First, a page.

A group of leading technology experts from across the world have warned that artificial intelligence (AI) technology should be considered a societal risk and prioritised in the same class as pandemics and nuclear wars.
The statement, signed by hundreds of executives and academics, was released by the Center for AI Safety amid growing concerns over regulation and risks the technology posed to humanity.
“Mitigating the risk of extinction from AI should be a global priority alongside other societal-scale risks such as pandemics and nuclear war,” the statement said. Signatories included the chief executives of Google’s DeepMind, the ChatGPT developer OpenAI, and the AI startup Anthropic.
Global leaders and industry experts – such as the leaders of OpenAI – have made calls for regulation of the technology owing to existential fears it could significantly affect job markets, harm the health of millions and weaponise disinformation, discrimination and impersonation.
This month the man often touted as the godfather of AI – Geoffrey Hinton, also a signatory – quit Google citing its “existential risk”. The risk was echoed and acknowledged by No 10 last week for the first time – a swift change of tack within government that came two months after publishing an AI white paper industry figures have warned is already out of date.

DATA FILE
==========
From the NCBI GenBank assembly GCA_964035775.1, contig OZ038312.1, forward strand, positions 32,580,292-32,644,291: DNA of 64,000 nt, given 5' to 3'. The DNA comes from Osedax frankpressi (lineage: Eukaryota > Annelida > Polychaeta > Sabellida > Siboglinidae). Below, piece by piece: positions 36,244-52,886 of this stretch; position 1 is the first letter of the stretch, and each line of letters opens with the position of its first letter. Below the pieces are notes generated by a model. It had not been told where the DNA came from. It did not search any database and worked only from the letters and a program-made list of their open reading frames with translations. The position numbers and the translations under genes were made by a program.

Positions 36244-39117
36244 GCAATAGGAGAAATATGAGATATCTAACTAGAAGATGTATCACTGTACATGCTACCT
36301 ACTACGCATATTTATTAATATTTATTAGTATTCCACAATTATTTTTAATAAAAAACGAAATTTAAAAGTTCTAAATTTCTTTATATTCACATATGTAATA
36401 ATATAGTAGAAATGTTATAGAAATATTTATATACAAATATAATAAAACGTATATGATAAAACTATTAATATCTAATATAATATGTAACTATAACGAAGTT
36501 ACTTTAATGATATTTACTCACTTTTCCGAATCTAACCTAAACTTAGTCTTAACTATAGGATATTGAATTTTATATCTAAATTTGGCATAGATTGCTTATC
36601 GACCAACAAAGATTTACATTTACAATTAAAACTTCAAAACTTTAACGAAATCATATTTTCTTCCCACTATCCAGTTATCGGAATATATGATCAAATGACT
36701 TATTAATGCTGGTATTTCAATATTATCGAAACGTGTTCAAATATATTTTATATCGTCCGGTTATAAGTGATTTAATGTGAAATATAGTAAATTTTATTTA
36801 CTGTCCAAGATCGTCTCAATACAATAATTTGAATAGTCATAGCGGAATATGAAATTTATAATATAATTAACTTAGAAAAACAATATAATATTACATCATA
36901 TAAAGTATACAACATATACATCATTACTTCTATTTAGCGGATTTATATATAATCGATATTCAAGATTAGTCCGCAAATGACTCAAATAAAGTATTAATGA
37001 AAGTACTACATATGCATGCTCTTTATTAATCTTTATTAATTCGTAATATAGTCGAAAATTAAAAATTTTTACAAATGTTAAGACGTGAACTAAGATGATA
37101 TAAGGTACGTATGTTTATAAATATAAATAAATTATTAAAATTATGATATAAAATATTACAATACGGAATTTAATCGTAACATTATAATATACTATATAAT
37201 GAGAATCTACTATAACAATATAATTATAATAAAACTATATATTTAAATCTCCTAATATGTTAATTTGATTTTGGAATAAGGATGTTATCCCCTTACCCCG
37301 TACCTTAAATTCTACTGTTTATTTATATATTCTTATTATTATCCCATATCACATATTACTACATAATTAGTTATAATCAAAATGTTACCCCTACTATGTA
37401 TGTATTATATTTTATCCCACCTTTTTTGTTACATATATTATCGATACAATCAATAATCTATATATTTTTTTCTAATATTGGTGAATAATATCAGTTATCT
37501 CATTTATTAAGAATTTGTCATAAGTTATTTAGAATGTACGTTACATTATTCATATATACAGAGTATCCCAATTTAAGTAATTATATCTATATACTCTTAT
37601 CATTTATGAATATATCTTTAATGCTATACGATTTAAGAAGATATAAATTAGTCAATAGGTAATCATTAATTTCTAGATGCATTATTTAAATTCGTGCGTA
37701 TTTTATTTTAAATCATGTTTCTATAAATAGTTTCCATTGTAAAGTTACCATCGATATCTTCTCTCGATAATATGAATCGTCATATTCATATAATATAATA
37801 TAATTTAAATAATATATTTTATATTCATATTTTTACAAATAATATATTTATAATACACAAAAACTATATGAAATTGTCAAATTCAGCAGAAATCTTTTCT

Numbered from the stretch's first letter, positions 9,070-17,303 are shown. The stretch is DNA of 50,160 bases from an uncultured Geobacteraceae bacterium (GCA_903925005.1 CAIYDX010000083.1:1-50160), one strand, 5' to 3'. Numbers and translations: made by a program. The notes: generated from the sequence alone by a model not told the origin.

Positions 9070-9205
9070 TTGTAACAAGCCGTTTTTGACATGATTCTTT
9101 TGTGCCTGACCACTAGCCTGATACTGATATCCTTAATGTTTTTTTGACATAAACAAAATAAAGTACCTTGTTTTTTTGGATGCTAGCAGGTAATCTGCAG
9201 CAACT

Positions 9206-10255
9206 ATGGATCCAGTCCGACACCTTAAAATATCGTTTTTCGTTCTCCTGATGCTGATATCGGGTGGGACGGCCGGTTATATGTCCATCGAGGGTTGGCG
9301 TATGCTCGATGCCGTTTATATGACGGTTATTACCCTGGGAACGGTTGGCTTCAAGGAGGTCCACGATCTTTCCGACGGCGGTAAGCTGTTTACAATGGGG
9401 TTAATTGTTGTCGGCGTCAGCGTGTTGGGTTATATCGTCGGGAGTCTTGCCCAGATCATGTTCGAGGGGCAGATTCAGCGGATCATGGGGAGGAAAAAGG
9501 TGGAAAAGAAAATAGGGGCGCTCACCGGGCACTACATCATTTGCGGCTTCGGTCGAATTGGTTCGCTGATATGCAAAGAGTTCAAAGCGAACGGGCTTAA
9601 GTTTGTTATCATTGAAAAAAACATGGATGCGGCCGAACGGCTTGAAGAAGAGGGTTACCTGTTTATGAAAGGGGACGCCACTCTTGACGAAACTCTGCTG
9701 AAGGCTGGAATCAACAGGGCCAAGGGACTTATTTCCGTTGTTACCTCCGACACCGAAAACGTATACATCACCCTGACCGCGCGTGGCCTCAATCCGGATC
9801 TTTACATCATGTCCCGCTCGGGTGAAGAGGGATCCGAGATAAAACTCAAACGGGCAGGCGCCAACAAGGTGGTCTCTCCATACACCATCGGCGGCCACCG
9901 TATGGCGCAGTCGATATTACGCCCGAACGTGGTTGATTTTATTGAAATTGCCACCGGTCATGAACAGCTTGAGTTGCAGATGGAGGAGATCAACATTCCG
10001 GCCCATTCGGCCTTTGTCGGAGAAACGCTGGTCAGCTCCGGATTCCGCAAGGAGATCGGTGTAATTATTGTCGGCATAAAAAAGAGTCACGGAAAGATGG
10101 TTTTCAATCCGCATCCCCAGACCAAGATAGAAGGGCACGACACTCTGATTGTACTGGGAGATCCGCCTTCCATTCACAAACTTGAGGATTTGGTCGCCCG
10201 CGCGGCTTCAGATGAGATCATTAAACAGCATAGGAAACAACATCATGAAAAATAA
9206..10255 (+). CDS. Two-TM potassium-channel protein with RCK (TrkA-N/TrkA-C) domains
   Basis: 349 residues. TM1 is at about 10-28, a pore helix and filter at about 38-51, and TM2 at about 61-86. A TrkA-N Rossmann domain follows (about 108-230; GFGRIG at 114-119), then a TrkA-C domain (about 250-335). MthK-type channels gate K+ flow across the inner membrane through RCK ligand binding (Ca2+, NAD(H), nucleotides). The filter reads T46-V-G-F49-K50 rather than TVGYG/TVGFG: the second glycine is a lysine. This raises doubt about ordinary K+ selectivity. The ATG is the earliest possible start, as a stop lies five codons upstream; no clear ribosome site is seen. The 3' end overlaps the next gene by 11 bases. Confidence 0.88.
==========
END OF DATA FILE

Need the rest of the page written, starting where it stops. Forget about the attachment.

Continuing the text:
According to Michael Osborne, a professor in machine learning at the University of Oxford and co-founder of Mind Foundry, AI’s potential to exacerbate existing existential risks such as engineered pandemics and military arms races along with AI’s novel existential threats.
Calls to curb threats follow the success of ChatGPT, which launched in November. The language model has been widely adopted by millions of people and rapidly advanced beyond predictions by those best informed in the industry.
Osborne said: “Because we don’t understand AI very well there is a prospect that it might play a role as a kind of new competing organism on the planet, so a sort of invasive species that we’ve designed that might play some devastating role in our survival as a species.”